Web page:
After this report was released in 1983, the faculty governing bodies thinking about this calendar change worked with the Student Government at the time to create some public town halls and spaces for deliberation. By the end of that academic year, this nine-week quarter proposal was rejected soundly because of faculty and student resistance to cramming everything into nine weeks. Instead, the four-day full reading period that we used to have was created as a result. You read that quote, and that could totally apply to the current situation, but we haven’t learned from the past. We’re making the same mistakes that we almost made in 1983. The only reason why we’re making them is that we are not doing what the University of Chicago is purportedly meant to do, which is to uphold the Chicago principles.
CM: What’s your advice to the incoming USG slate and cabinet members?
Be observant, be tenacious, and hold yourself accountable to your peers.
So much of the Student Government is about taking initiative. If I could do things over again, something that I wish I would have developed in the organization was to archive our institutional memory. There’s still a lot of room for growth there. There are some people who are naturally willing to create space for themselves and to initiate big changes, and that’s sort of like what happened with the transition committee last year. There is a group of us, myself, Julia, and a couple of others on the transition committee, who saw that there are some very big avenues for reform and structures for Student Government. So we created the transition committee, and that was very much unprecedented. We were learning as we were going.
So some people are naturally good at that. But there are also a lot of very talented people, especially coming in new to this giant organization, where it’s not always easy to be able to create that space yourself, especially from an intersectional perspective. I’m very confident working and being motivated and driven, as a white guy. That’s not the same for all identities. That’s not to come off as patronizing or anything, but USG needs to be aware of gender and racial dynamics. We have the committee on marginalized Student Affairs working on a marginalized student report right now to see how USG internally can be better to make the space better.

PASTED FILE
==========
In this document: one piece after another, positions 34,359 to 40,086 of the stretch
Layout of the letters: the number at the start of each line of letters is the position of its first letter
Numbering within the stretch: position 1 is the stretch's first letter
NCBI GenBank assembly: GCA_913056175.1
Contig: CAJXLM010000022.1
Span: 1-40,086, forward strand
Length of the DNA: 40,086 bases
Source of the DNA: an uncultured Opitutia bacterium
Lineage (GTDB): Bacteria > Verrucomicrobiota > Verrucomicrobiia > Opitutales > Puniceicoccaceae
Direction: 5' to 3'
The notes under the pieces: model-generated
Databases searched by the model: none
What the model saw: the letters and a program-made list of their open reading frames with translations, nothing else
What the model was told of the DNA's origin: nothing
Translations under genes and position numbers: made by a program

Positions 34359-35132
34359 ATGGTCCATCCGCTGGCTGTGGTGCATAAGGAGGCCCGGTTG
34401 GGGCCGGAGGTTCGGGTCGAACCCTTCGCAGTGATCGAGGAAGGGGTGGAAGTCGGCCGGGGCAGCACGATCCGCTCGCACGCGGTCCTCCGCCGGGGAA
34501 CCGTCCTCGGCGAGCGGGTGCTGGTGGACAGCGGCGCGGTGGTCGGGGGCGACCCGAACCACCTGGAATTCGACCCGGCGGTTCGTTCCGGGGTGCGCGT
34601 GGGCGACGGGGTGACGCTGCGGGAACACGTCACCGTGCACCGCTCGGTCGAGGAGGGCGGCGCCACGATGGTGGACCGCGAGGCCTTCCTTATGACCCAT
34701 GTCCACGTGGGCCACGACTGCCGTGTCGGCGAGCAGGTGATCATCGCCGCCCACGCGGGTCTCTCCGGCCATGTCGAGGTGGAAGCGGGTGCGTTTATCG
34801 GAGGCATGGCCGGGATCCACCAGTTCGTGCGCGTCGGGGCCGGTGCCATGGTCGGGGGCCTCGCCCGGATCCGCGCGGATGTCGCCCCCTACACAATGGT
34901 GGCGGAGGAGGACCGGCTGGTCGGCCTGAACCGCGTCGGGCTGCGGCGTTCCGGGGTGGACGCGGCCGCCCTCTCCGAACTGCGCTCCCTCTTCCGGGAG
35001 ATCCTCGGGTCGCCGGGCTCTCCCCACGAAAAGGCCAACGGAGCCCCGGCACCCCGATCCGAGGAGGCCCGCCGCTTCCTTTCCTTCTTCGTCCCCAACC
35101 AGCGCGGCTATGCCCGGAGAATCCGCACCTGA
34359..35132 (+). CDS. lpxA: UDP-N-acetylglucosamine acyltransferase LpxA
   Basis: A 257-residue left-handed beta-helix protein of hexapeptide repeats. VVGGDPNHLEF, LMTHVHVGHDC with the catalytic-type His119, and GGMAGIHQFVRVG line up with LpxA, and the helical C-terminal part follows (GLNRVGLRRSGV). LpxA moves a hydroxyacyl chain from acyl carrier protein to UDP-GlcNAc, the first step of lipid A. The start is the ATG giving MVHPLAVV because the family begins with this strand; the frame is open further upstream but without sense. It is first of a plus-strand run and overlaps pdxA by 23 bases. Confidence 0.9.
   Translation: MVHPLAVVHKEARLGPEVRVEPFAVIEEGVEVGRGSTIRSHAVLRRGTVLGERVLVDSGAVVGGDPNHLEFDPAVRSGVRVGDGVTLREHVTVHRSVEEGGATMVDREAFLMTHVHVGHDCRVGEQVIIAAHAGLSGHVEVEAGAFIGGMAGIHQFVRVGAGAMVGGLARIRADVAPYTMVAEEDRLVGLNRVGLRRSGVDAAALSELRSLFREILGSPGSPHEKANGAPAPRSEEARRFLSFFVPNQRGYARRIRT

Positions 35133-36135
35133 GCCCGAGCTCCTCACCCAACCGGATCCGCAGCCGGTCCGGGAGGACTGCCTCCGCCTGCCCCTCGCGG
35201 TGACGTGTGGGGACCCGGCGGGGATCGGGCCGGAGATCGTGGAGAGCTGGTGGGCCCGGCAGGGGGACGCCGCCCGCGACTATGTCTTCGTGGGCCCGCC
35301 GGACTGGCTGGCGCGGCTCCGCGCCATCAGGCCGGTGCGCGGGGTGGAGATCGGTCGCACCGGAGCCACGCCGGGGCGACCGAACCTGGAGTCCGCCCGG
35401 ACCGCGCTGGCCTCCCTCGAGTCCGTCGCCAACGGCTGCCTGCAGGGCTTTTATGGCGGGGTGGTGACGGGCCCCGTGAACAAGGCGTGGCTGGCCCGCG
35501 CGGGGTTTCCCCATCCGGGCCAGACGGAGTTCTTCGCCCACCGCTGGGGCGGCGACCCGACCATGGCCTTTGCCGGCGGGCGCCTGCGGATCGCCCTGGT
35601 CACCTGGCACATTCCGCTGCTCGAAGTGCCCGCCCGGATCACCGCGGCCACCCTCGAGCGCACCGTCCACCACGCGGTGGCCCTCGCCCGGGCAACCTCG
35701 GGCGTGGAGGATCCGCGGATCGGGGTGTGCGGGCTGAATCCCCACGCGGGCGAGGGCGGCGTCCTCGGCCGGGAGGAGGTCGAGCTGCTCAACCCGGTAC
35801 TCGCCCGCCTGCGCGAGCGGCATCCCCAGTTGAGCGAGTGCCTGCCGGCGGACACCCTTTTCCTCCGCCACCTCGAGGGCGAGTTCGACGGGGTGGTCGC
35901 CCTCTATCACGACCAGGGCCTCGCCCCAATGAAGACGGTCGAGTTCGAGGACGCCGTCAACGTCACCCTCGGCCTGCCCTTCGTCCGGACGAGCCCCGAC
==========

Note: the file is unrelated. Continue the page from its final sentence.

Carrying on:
Something that I’m really proud that we did last year was that we named three awards that are going to be perpetual each year after three marginalized students who did incredible work for our University and for Student Government. Jahne Brown, who was the president in my second year, 2019-20. Zebeeb, who was on Student Government for three years, including College Council Chair 2020-21. Then Naa, who was a College Council representative last year. They all inspired a lot of people, myself included, to really see more and do more in Student Government. But they left a very imperfect institution, and I’m going to leave a very imperfect institution. So we all need to be more mindful about how we work with each other, and how we ensure that we can uplift everyone.
Student Government is in a position now where it’s taken seriously by a lot more people than it was when I came in. We are not always effective. We fail many times at achieving our goals, but we are also very successful a lot of times when it matters. So it’s just a matter of finding ways of improving inclusivity and that doesn’t have to come at the cost of our mission. I don’t have all of the solutions. And I’m not going to have all the solutions by the end of June and nobody will have all the answers. But it’s about trying to create an environment where as many people as possible might have pieces of the answer and can feel comfortable contributing those elements to improve the organization for the better. So just to recap, the key is to be cognizant of the people you’re working with and try to uplift them and try to support everyone.
At the same time, be ambitious. Recognize that you need to collaborate with the University in order to fulfill your mission. And you need to work with administrators. All of them are very well-meaning even if there are a lot of things that I would like to see different or most students would like to see different. Just recognize that there is a balance. It’s okay to be in a partnership with University offices and administrators, but also there is a need to push them in areas where you’re not seeing enough action.